Cape Hatteras Lighthouse celebrates ‘move of the century’

Here we are on 6/30/99 one day beyond 1/2 way. [NPS photo]

A day full of events is planned July 1 to celebrate the 20th anniversary of the Cape Hatteras Lighthouse move.

The free event will start at 9:30 a.m. near the lighthouse and will include speeches, a question-and-answer session with expert panelists, artifacts from the move, expanded interpretive ranger talks, activities for children, and free lighthouse climbing.

To start the day, Bett Padgett (past president of the Outer Banks Lighthouse Society) will kick off the 20th Anniversary of the Cape Hatteras Lighthouse Move Celebration event in her role as Mistress of Ceremonies. The first 45 minutes to one hour will feature a series of speakers, including David Hallac, Superintendent, National Parks of Eastern North Carolina; Scott Babinowich, Chief of Interpretation, Cape Hatteras NS/Fort Raleigh NHS/Wright Brothers NMEM; Bob Woodard, Chair, Dare County Board of Commissioners; Dr. Stanley Riggs, Distinguished Research Professor of Geology, East Carolina University; Bob Woody, NPS Public Information Officer during the move; Terry Ann Jennette Ponton, Granddaughter of Unaka Jennette, last keeper of the lighthouse; Dr. Robert Young, Director, Program for the Study of Developed Shorelines, Western Carolina University and Danny Couch, Commissioner, Dare County Board of Commissioners, Hatteras Island Historian.

Following the speaker portion of the event, a panelist question and answer session will be moderated by Aida Havel, Outer Banks Lighthouse Society board member.

Between the speaker section and the panelist discussion, Bett Padgett will perform her song “If I Were A Lighthouse.” After Superintendent Hallac provides closing comments, Mojo Collins will perform his song “Hope of Diamond Shoals.”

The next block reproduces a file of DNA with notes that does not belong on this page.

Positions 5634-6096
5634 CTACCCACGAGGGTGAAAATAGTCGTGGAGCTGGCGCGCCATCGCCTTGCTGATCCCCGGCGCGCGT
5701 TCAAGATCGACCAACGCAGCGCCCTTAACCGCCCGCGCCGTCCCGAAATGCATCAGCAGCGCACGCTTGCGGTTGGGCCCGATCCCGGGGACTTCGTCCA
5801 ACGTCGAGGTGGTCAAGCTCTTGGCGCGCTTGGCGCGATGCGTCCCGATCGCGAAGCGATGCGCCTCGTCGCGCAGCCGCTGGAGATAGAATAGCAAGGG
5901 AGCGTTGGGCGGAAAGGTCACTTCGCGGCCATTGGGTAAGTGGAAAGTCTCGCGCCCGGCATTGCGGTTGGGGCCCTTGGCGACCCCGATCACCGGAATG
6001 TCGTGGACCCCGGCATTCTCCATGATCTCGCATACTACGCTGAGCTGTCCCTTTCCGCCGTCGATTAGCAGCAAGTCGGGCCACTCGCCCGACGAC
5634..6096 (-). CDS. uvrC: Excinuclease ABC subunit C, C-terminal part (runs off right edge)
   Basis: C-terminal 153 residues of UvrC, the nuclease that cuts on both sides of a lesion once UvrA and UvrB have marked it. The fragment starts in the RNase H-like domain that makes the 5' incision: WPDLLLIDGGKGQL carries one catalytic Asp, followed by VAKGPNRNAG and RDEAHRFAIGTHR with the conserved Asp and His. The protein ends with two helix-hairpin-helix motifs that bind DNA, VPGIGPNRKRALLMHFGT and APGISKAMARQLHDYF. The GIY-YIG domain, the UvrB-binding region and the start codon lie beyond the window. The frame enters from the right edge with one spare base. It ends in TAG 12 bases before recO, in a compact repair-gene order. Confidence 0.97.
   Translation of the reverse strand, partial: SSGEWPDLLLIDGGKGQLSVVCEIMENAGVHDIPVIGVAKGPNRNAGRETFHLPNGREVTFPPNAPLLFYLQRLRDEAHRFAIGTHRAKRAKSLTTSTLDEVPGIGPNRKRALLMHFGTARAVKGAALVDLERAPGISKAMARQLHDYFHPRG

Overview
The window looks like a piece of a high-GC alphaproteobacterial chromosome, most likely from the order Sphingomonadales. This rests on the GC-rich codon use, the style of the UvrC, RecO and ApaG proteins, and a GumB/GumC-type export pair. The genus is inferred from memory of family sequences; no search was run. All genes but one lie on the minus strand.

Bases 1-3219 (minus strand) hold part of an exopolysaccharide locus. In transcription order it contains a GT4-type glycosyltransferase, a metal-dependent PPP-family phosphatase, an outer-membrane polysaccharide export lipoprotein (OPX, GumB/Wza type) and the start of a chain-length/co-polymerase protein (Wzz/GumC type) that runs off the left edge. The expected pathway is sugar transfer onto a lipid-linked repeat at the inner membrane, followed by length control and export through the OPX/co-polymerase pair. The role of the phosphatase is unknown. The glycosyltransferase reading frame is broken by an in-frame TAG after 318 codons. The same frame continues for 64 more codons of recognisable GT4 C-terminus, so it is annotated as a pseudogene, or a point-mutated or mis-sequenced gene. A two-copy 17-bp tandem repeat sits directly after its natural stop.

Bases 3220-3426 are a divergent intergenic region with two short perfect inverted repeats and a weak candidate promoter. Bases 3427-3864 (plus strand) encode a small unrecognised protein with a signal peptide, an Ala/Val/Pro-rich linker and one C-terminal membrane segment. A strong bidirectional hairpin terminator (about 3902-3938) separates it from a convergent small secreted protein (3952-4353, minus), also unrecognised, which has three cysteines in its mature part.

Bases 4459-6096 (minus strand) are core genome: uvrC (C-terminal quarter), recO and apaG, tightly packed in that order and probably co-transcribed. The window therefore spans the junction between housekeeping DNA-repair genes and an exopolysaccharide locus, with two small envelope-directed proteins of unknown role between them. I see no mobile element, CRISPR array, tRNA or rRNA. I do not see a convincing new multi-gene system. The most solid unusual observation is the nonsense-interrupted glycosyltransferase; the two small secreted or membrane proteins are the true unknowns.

Lighthouse climbs are free as part of the anniversary celebration of the lighthouse move and to encourage people to experience the view from the top of the lighthouse where the move path, old site, and shoreline changes can be seen firsthand. Climbing hours are 9:00 a.m. to 4:30 p.m.

Join a ranger at the old lighthouse site at 2:30 p.m. to hear stories of the move while walking the 2,900-foot move path between the old and new sites.

Artifacts from the move, along with posters describing the details of the move, are on display in the Double Keepers’ Quarters.

Outer Banks Lighthouse Society, Outer Banks Forever, NOAA’s Monitor National Marine Sanctuary, and the Graveyard of the Atlantic Museum will have informational tables near the Double Keepers’ Quarters.

Cape Hatteras Lighthouse started its epic “move of the century” journey on June 17, 1999. After the lighthouse was lifted, the tower moved 2,900 feet over the course of 23 days to its current location.

On 7/01/99 the lighthouse was pushed 354.60′. This would be the record for the move. [NPS photo]
The Cape Hatteras Lighthouse, sentinel of the perilous Diamond Shoals, where the Gulf Stream meets the Labrador Current, witness to the tragic sinking and triumphant rescues claimed by the “Graveyard of the Atlantic,” resumed its duties on Nov. 13, 1999 and continues to do so to this day.

In addition to the lighthouse move celebration, park rangers will present daily interpretive lighthouse move programs beginning May 3 and continuing through Oct. 14.

From June 17 through July 9 (the anniversary of the 23 day lighthouse move), expanded interpretive programming will take place on the grounds of Cape Hatteras Light Station. For information about programming, visit: